Cleaning the Brain After Stroke
A research team has shed light on the dynamics of efferocytosis, the elimination of dying cells, following ischemic stroke.
Circuitry That Links Pain to Negative Emotion Identified in Rat Study
A new study has uncovered neuronal circuitry in the brain of rodents that may play an important role in mediating pain-induced anhedonia – a decrease in motivation to perform reward-driven behaviors.
"Mental Shortcuts" Lead to Poorer Decision-Making by Delivery Room Doctors
Algorithms and analytics are now common used by professional sports, in sales forecasts, lending decisions and by car insurance providers. Managers and other decision makers no longer simply “go with their gut.” But, new research suggests, doctors often remain reluctant to introduce such information when making medical decisions for patients.
How Does Our Brain Navigate Cities?
A new MIT study suggests that our brains are actually not optimized to calculate the so-called “shortest path” when navigating on foot. Based on a dataset of more than 14,000 people going about their daily lives, the MIT team found that instead, pedestrians appear to choose paths that seem to point most directly toward their destination, even if those routes end up being longer.
Neuroinflammatory Protein Linked to Worse Glioblastoma Survival in Males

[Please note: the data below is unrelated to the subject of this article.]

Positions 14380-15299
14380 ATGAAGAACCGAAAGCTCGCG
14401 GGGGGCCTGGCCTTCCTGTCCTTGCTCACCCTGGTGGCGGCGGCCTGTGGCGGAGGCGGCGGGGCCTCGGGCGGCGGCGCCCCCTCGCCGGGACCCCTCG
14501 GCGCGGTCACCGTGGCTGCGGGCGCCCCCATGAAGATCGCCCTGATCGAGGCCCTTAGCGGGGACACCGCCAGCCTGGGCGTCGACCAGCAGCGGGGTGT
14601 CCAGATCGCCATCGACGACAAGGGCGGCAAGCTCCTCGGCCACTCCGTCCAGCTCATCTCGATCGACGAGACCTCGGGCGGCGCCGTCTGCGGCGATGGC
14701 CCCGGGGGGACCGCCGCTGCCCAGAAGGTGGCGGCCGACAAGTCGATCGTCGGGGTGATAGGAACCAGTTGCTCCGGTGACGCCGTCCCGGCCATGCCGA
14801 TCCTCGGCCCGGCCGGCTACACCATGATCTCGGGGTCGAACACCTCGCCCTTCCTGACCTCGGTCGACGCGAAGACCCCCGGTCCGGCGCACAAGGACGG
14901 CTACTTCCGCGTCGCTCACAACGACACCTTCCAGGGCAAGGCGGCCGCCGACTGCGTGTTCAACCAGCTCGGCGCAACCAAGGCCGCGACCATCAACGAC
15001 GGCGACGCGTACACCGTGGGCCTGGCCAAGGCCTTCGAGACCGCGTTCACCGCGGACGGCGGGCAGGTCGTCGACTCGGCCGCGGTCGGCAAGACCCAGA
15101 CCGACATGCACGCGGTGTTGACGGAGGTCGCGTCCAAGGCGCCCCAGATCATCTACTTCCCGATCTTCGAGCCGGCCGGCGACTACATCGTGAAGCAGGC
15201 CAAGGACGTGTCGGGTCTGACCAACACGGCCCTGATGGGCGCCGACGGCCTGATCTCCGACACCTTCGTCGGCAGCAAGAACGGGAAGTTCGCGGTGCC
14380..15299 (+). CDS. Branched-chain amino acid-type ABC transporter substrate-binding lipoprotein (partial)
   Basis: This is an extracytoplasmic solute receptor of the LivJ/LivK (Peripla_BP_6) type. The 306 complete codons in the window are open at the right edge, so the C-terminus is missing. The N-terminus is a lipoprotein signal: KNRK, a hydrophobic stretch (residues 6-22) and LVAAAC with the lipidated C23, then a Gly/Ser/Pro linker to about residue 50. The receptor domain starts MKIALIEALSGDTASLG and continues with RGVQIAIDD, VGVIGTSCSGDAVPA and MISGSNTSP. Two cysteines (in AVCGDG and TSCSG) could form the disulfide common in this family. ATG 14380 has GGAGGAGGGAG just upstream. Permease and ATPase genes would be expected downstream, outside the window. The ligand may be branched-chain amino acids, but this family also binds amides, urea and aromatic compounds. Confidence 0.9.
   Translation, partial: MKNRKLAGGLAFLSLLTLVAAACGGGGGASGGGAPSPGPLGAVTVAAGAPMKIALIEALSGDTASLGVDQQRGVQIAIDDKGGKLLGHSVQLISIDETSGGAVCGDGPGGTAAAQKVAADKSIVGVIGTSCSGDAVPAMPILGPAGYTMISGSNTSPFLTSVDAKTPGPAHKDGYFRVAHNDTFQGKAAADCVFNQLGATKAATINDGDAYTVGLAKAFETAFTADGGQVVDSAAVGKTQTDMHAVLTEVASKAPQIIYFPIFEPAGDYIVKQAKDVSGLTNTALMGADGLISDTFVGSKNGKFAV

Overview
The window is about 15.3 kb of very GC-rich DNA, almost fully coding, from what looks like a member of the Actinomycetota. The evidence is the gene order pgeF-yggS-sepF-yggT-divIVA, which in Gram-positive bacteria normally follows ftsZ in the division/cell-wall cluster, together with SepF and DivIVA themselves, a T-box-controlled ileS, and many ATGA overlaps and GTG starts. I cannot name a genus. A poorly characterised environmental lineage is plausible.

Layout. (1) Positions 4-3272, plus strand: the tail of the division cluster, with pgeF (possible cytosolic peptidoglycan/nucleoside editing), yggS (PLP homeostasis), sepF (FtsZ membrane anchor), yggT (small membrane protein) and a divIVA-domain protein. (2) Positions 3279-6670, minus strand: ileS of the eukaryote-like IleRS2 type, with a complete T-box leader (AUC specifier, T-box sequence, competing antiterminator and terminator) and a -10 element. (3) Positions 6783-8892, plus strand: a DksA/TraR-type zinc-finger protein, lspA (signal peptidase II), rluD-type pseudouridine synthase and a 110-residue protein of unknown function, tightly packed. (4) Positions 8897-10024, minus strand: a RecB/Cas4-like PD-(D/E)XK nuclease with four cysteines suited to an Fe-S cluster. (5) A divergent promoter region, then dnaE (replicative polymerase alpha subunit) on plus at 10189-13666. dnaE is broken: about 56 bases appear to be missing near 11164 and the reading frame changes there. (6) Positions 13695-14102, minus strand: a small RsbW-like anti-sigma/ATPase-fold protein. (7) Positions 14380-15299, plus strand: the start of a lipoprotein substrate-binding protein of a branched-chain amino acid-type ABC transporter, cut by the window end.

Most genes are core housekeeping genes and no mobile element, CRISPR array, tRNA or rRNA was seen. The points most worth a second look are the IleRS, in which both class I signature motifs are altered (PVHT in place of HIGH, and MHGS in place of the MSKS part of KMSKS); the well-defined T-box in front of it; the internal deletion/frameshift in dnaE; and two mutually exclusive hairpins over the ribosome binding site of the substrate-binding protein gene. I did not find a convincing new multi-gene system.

Scientists have discovered a link that could improve understanding of why glioblastoma, the most common malignant brain tumor, is more deadly in males than females.
Largest Ever Analysis of Brain Metabolism Completed in Mice
The first atlas of metabolites in the mouse brain has been published and includes 1,547 different molecules across 10 brain regions in male and female laboratory mice from adolescence to advanced old age.
Time Spent in Outdoor Light Linked to Improved Sleep
A new study has revealed that getting enough natural sunlight each day can impact a person’s mood and sleep quality.
"It's Been My Whole Life for Five Years": Scientists Reveal the Brain's "Fingerprint"
An EPFL scientist has pinpointed the signs of brain activity that make up our brain fingerprint, which – like our regular fingerprint – is unique.
Why Do We Have Better Memories of Stressful Experiences?
Stressful experiences are usually remembered more easily than neutral experiences. Researchers at Ruhr-Universität Bochum (RUB) have analysed this phenomenon, finding that memories of objects from stressful situations seem to rely on similar brain activity as memories of the stress trigger itself.
As Neurodegeneration Begins, the Brain's Immune Cells Are Ravenous for Sugar
At the beginning of neurodegenerative disease, the immune cells of the brain – the “microglia” – take up glucose, a sugar molecule, to a much greater extent than hitherto assumed.